There are many different styles of paddles to choose from. The shapes and sizes vary dramatically depending on the brand and by the purpose they are designed to serve. FINIS has gone away from the traditional “garbage can lid” paddles that too often cause injury and a loss of feel for the water. Instead, we stand by the model of products that help to improve the technique of the swimmer who wears them. We have come up with some truly unique and innovative paddles and pulling equipment, and learning a bit more about them can really make a difference in your training this season.
First up are the increasingly popular strapless Agility Hand Paddles. Rather than worry about tightening or replacing elastic bands or straps, the Agility Paddles simply did without them. The paddles help the wearer remain palm positive throughout the pull. If, at any point, the swimmer loses pressure on the hand during the catch, the paddle will jar itself loose and slide off of the palm. Not only is this instant feedback great for learning proper technique, but also allows more experienced swimmers to play with their recovery and early catch position. Coaches also love these paddles because they are extremely easy to throw on and off in between tight interval training.
Next, the Freestyler Hand Paddles were invented by FINIS Vice President, Tim Elson to help increase DPS. The long fin shape and the unique skeg design were taken straight from the large boards seen at the beach, as Tim was a coach at Pepperdine for seventeen years. The narrow shape of the paddle reduces shoulder strain dramatically and allows for the swimmer to fully extend through each stroke cycle. In 2012, the Freestyler Hand Paddle was awarded the Reader’s Choice Best Hand Paddle, by About.com adding to its already stacked résumé.
Another paddle modeled after a renowned coach is the Bolster Paddle. Osprey Aquatics has seen much success in the past few years, thanks to the hard work and ingenuity of their head coach, Brian Bolster. Brian developed this paddle to encourage his swimmers to practice the Early Vertical Forearm (EVF) position that is so critical in all the strokes. By keeping the forearm, wrist, and hand in one plane, the pulling surface grows dramatically and forces the wearer to hold a high elbow position through the pull.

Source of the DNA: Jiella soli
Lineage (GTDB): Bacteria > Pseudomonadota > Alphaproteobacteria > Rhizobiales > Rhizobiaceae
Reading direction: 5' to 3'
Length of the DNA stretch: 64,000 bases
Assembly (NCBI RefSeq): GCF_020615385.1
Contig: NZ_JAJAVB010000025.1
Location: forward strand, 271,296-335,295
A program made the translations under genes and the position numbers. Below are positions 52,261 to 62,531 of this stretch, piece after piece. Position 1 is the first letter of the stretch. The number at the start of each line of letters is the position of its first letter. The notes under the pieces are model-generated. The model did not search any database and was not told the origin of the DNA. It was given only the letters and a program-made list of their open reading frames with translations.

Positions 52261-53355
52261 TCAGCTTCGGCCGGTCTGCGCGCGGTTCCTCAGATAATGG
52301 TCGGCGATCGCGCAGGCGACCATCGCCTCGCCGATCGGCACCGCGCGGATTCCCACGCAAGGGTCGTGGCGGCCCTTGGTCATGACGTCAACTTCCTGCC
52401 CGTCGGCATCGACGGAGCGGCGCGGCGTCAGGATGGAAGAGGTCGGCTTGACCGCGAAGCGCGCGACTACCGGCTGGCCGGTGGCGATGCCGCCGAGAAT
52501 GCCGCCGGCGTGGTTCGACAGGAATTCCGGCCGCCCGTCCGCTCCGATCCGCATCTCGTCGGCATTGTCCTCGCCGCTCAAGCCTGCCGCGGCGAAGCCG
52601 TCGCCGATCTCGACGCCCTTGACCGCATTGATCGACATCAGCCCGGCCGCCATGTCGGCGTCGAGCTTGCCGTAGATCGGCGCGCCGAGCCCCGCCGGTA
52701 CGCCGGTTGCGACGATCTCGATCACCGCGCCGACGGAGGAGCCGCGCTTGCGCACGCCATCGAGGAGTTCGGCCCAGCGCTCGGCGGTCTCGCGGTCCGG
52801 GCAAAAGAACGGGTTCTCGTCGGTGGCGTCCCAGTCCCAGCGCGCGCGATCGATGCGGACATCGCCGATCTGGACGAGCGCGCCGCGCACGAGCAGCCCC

The Fulcrum Hand Paddle is a subtle twist on the hand paddle that many swimmers are used to. Although it is still smaller than conventional paddles, the Fulcrum Paddle has a unique shape that runs down passed the wrist of the user. This encourages, once again, the use of the entire forearm to pull through the catch, which in turn saves the shoulders from overuse and injury.
Not to be confused with the hand paddle, the Forearm Fulcrum serves as an alternative option to an added pulling surface. The Forearm Fulcrum slides over the hand and forearm, locking the wrist in place. When done correctly, the Fulcrum will act almost as an exoskeleton and will require the swimmer to use EVF through all four swimming strokes. Many coaches like to switch between using both at the same time and using one arm at a time. This will give the swimmer great feedback on their catch and does not throw the stroke off, as there is no additional force being applied to the water by the equipment.
As mentioned, there are a number of different hand paddles on the market today. Understanding where they came from and what they accomplish is extremely important to know before you dive in. Do your research in order to avoid injury and to ensure that you have the best possible experience every time you jump into the water. Enjoy Swimming!